April 23, 2018
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The science of crime

By Rob Stigile, Special to the BDN

ORONO, Maine — Open the door to Irv Kornfield’s unassuming office in a quiet university building and you might be surprised what you find.

Animal pieces in jars of formaldehyde. Empty bullet casings and shotgun shells. Posters on the walls depicting DNA sequences. Fingerprint charts from the Maine State Police. Maybe even a graduate student lying on the floor in what looks like a pool of blood.

In addition to his duties as a professor in the school of biology and ecology at the University of Maine, Kornfield has taught a wildly popular course on forensic science since 2003. While any number of crime scene investigation television dramas may pique students’ interest in the course, Kornfield quickly replaces slow-motion camera shots with cold, hard science. In fact, the first assignment of the year is to watch one of these shows and record the absurdities.

“I disabuse them of the notion that they can become crime scene investigators,” as no such position exists in the real world, Kornfield said.

Topics in the course range from ballistics to accident reconstruction; however, Kornfield said he focuses on the acquisition and use of DNA evidence. Despite what the television shows depict, one of the main messages Kornfield wants his students to take home is that DNA evidence is only a piece of the puzzle when solving a crime.

“On its own, DNA is insufficient to decide if someone is guilty or innocent,” Kornfield said.

In the basement of Murray Hall on the UM campus, Kornfield has set up a DNA testing lab complete with sterile vent hoods and freezers packed with various samples of animal tissue and fluids. Since the state operates its own crime lab to test DNA samples, he examines mainly animal remains for the Maine Warden Service.

By testing samples of meat in a hunter’s freezer, for example, Kornfield can determine how many different animals are represented among the cuts. This information can then be used to determine whether that hunter had exceeded his bag limit.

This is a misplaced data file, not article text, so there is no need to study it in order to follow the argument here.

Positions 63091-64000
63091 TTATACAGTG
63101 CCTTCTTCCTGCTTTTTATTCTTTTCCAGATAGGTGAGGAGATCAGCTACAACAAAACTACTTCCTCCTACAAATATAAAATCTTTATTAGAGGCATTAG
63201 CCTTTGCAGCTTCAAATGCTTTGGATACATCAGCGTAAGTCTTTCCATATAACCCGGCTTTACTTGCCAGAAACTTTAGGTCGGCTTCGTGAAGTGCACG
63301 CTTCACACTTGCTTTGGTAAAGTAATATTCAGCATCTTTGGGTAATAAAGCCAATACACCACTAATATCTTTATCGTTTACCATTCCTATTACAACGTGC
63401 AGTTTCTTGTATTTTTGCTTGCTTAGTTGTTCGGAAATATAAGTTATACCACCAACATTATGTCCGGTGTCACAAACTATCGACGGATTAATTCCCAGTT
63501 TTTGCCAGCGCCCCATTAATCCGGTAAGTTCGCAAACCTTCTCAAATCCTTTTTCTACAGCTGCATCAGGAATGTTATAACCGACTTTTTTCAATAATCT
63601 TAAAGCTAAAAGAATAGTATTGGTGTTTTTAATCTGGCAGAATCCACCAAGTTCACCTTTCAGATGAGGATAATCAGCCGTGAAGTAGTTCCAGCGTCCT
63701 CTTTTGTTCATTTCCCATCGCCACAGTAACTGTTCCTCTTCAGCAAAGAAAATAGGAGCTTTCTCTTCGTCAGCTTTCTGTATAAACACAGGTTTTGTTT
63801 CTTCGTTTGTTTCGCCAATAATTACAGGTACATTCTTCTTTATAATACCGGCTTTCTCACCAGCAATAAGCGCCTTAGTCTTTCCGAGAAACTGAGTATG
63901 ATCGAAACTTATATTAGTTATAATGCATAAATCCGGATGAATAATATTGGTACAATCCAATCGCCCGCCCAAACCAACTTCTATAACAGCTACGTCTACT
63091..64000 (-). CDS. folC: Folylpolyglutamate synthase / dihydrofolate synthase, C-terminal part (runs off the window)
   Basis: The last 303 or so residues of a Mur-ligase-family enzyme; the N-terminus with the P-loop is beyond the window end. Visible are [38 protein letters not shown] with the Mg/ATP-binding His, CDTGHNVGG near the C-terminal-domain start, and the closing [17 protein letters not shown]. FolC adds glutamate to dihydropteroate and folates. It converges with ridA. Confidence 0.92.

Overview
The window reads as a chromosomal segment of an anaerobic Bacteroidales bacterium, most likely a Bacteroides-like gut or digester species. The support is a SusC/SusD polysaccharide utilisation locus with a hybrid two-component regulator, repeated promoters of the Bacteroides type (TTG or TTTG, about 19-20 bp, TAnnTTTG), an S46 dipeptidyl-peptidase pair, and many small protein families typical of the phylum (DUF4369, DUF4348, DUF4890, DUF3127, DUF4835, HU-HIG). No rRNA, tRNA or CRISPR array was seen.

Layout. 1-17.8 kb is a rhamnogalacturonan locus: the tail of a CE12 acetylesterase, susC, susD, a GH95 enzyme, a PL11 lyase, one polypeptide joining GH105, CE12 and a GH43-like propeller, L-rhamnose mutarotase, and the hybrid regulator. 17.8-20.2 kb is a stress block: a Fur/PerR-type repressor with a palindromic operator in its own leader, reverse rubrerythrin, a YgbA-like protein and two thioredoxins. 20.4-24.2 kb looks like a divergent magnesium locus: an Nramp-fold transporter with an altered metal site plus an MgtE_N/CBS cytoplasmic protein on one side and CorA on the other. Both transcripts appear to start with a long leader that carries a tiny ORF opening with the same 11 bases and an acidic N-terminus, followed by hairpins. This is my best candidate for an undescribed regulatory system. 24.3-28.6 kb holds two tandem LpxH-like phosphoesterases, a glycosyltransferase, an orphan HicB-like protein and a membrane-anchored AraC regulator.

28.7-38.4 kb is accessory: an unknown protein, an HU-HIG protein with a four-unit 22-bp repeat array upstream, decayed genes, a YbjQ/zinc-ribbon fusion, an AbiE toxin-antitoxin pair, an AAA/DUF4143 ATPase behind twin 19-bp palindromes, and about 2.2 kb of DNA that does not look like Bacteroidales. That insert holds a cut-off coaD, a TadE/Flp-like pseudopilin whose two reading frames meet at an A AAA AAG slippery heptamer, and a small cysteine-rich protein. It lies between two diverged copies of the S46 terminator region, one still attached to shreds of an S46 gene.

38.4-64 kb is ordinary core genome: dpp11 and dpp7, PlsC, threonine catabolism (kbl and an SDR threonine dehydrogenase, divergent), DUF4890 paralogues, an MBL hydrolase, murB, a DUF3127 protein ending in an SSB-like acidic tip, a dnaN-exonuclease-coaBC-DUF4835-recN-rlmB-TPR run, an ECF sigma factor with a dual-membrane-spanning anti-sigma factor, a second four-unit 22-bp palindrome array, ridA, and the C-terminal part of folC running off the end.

Due to the popularity of the 180-seat course, which has seen full enrollment since its inception, Kornfield decided to offer an online session this summer, a move that presented a number of challenges for the hands-on nature of the material. With grants from UMaine’s Continuing and Distance Education, Center for Teaching Excellence and Faculty Development Center, Kornfield was able to piece together a series of video lectures from classes throughout the year featuring a number of guest speakers who are experts in their fields.

“I had the help of a couple of undergraduates without whom I would still be sitting there with nothing,” Kornfield said of the online content. “We worked hard at it the whole summer.”

Perhaps the crowning achievements of the switch to an electronic class format are the crime scene re-creations which students must use to investigate a fictitious murder. Designed with the same software used by real estate agents for virtual property tours, Kornfield’s program allows students to explore the crime scene, investigating blood smears on the walls and floor or a mysterious fingerprint left on a bar of soap.

Forensic investigation has led Kornfield to critically evaluate the person behind the crime, much like quality control on an assembly line. He said forensic science is a holistic art that requires not only the hard facts that can be gathered from the crime scene, but also an understanding of the typical factors that drive individuals to the wrong side of the law.

“In general, the people who commit crimes are not very smart,” Kornfield said, adding that more often than not some extenuating factor such as drug addiction is part of the perpetrator’s motive.

“You’re dealing with people who don’t recognize what makes a coherent society,” he said.

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